Sensitive information of more than 16,000 US Army personnel stationed in South Korea, plus data on local employees and job applicants, appears to have been compromised after databases loaded with names, identification numbers and addresses were accessed by unauthorised and unknown parties.
Specific details of how the 28 May raid was
launched were not disclosed. but banking details and classified data was
The Army's South Korean outpost apologised in a letter (PDF) to troops and job seekers signed by US Army Commander Curtis M Scaparrotti.
States Forces Korea (USFK) was made aware of a potential theft of
personal information from the Korean National Recruitment System
maintained by the US Department of the Army," Scaparrotti said.
deeply regret and apologise for any inconvenience and concern this
matter may cause you. USFK takes this compromise very seriously and is
reviewing policies and practices with a view of determining what must be
charged to preclude a similar occurrence in the future."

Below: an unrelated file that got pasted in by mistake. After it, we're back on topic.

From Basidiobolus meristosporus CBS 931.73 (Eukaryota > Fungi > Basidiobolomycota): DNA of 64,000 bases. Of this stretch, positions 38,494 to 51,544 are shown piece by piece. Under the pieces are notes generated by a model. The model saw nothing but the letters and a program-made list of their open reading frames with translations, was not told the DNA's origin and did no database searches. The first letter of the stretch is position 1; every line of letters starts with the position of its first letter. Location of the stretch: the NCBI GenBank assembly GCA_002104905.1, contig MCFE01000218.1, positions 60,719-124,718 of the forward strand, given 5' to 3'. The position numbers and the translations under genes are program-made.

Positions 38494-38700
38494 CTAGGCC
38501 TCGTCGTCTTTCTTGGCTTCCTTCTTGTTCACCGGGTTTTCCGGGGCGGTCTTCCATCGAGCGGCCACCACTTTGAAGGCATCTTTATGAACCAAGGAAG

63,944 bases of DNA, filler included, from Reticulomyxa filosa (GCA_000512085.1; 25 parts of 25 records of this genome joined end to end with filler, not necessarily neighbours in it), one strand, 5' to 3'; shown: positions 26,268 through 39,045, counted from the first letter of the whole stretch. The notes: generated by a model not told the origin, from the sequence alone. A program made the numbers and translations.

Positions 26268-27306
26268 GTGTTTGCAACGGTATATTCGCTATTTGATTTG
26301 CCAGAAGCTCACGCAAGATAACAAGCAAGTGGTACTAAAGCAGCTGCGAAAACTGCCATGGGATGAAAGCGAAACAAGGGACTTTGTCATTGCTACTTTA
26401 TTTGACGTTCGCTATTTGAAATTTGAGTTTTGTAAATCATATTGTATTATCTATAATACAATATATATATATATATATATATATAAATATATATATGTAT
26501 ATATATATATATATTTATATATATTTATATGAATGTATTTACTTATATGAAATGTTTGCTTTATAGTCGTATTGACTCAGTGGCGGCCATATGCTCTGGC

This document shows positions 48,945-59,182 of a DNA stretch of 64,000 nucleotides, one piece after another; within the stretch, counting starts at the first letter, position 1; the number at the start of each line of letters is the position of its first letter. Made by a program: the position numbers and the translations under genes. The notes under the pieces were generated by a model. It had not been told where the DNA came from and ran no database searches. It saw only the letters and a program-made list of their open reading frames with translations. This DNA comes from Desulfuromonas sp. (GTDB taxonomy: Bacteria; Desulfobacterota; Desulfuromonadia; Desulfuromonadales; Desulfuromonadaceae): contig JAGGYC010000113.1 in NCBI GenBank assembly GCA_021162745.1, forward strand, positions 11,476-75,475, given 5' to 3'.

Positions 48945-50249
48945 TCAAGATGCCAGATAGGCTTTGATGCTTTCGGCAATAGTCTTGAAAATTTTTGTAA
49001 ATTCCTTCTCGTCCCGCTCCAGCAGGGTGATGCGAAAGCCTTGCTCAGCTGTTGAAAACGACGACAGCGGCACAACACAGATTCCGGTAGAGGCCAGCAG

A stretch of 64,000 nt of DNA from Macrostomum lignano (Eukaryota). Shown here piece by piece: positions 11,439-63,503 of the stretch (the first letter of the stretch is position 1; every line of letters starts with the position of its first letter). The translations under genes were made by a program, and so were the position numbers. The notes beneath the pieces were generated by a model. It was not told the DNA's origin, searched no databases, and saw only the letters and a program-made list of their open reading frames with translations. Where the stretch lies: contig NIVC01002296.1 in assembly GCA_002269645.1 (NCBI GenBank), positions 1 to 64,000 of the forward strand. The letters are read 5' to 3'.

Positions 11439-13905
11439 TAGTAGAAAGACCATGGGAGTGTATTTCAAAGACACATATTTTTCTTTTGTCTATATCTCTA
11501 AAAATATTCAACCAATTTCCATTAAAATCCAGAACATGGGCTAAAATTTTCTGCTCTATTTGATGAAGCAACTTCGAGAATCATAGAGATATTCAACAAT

was consulting with senior US and Korean officials over the incident
and has pulled the affected machine from its network and switched to a
different system to handle employment applications.
One of the
most significant breaches to affect Defence occurred in 2008 when an
infected USB drive was plugged into a laptop at a US Army base in the
Deputy Defence secretary William Lynn said at the time the incident created a "digital beachhead" for further attacks and data exfiltration.
major breach occurred in 2009, when a hard drive containing details on
70 million US Army Veterans was sent to a recycling plant without first
being irreversibly erased.